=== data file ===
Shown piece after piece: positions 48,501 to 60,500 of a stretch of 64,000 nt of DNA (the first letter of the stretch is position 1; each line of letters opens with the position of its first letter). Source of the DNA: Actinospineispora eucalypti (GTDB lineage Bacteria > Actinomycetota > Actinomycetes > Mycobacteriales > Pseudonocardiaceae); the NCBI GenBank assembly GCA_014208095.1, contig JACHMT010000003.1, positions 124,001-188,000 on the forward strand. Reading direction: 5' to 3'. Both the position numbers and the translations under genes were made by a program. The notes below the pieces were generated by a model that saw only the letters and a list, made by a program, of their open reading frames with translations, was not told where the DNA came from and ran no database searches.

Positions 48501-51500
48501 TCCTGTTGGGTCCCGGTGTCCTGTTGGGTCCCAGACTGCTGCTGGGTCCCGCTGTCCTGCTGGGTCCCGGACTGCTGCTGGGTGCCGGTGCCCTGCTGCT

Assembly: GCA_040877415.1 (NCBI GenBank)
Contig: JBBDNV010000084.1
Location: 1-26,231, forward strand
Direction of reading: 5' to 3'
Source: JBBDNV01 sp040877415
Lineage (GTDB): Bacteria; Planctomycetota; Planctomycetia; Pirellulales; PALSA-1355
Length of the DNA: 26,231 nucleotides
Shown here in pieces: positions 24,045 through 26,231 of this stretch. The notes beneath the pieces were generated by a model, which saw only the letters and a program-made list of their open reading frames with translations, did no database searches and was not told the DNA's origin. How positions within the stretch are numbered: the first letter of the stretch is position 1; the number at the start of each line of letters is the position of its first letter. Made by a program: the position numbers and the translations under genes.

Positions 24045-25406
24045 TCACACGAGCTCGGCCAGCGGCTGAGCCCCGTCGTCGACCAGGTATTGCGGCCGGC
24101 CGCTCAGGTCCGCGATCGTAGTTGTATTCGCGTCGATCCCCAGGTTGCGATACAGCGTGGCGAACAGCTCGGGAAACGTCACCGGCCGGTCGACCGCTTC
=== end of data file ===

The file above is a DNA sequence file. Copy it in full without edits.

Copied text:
Shown piece after piece: positions 48,501 to 60,500 of a stretch of 64,000 nt of DNA (the first letter of the stretch is position 1; each line of letters opens with the position of its first letter). Source of the DNA: Actinospineispora eucalypti (GTDB lineage Bacteria > Actinomycetota > Actinomycetes > Mycobacteriales > Pseudonocardiaceae); the NCBI GenBank assembly GCA_014208095.1, contig JACHMT010000003.1, positions 124,001-188,000 on the forward strand. Reading direction: 5' to 3'. Both the position numbers and the translations under genes were made by a program. The notes below the pieces were generated by a model that saw only the letters and a list, made by a program, of their open reading frames with translations, was not told where the DNA came from and ran no database searches.

Positions 48501-51500
48501 TCCTGTTGGGTCCCGGTGTCCTGTTGGGTCCCAGACTGCTGCTGGGTCCCGCTGTCCTGCTGGGTCCCGGACTGCTGCTGGGTGCCGGTGCCCTGCTGCT

Assembly: GCA_040877415.1 (NCBI GenBank)
Contig: JBBDNV010000084.1
Location: 1-26,231, forward strand
Direction of reading: 5' to 3'
Source: JBBDNV01 sp040877415
Lineage (GTDB): Bacteria; Planctomycetota; Planctomycetia; Pirellulales; PALSA-1355
Length of the DNA: 26,231 nucleotides
Shown here in pieces: positions 24,045 through 26,231 of this stretch. The notes beneath the pieces were generated by a model, which saw only the letters and a program-made list of their open reading frames with translations, did no database searches and was not told the DNA's origin. How positions within the stretch are numbered: the first letter of the stretch is position 1; the number at the start of each line of letters is the position of its first letter. Made by a program: the position numbers and the translations under genes.

Positions 24045-25406
24045 TCACACGAGCTCGGCCAGCGGCTGAGCCCCGTCGTCGACCAGGTATTGCGGCCGGC
24101 CGCTCAGGTCCGCGATCGTAGTTGTATTCGCGTCGATCCCCAGGTTGCGATACAGCGTGGCGAACAGCTCGGGAAACGTCACCGGCCGGTCGACCGCTTC